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Emperor of the Eight Islands
The Tale of Shikanoko – Book I
Lian Hearn

Picador (Macmillan UK)
16 June 2016/ ISBN 9781509812479

Reviewed by Rachel A Hyde


In a fantasy version of Heian Period Japan, a series of seemingly unconnected events puts into motion a battle over the throne of the Eight Islands. Young Shikanoko sees his father killed by supernatural creatures as a young child and grows up in the care of his uncle. But the uncle wants the estate for himself and contrives to get rid of his nephew in the forest, but fate has other plans for him. Shikanoko instead ends up being a sorcerer in training, whose destiny is to interact with the main players in the coming conflict.

Anybody who enjoyed the international bestselling Tales of the Otori will be thrilled to discover this new series by Lian Hearn. It doesn’t matter either whether you have read the earlier books as this series is totally new, although also set in a slightly tweaked version of Japanese history. There is a lot in here, and unlike most fantasy series you won’t be propping a door open with this book. The author manages to say a lot in comparatively few words, and drops the reader straight into the story. Each chapter is told in the third person from the viewpoint of a particular character, and there are quite a few of these. There is a helpful list of characters at the beginning plus a map, and you will need these to sort everything out and remember who is who. Fortunately, this is mostly useful for the minor characters as the main ones are interesting and memorable individuals whose stories weave and intersect like the threads of a tapestry. While Shikanoko learns magic and enters the service of a number of different masters, a man has to give up his wife to his brother, a mysterious woman has to find five fathers for her five sons, and the emperor dies and an ambitious sorcerer priest plots to overthrow his rightful heir. Expect plenty of action, some lyrical descriptions and many surprises; this is one of the standout books of 2016 so far. I can’t wait for the next instalment.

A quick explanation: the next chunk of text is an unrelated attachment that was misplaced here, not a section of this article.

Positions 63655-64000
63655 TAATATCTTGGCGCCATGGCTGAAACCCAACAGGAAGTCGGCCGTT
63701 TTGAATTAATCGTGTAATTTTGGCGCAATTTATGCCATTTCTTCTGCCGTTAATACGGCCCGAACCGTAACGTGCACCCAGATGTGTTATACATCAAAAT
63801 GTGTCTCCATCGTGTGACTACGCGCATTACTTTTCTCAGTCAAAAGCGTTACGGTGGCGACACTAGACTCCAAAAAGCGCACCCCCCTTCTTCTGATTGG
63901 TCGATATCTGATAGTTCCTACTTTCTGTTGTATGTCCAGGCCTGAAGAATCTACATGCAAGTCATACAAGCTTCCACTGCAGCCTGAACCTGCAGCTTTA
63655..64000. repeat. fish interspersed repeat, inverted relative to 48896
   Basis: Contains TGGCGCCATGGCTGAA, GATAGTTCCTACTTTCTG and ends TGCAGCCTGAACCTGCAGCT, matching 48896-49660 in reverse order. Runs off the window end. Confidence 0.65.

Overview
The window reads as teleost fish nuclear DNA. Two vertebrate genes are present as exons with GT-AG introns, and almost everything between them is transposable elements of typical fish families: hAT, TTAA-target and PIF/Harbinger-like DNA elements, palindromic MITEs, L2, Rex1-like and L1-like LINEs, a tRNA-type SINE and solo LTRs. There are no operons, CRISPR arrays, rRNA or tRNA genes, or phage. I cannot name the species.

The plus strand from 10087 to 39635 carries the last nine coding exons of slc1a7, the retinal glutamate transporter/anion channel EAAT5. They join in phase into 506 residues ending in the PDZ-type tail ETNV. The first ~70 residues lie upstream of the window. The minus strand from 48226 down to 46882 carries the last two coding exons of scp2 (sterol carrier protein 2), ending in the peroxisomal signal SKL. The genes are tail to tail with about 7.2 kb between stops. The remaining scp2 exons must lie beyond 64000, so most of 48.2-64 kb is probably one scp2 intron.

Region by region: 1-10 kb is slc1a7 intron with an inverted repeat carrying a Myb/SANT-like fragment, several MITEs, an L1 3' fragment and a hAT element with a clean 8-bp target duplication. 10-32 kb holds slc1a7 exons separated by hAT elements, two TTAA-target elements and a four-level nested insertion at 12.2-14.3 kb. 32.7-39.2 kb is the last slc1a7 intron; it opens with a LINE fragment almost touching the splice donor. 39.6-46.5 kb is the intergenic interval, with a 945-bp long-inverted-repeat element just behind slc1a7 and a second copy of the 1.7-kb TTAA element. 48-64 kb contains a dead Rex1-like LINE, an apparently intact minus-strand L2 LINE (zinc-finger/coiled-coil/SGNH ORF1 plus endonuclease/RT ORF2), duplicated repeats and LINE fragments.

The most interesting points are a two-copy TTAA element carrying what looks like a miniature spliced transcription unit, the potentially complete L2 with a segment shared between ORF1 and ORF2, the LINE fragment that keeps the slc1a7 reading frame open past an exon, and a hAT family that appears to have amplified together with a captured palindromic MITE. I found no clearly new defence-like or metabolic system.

Reviewed 2016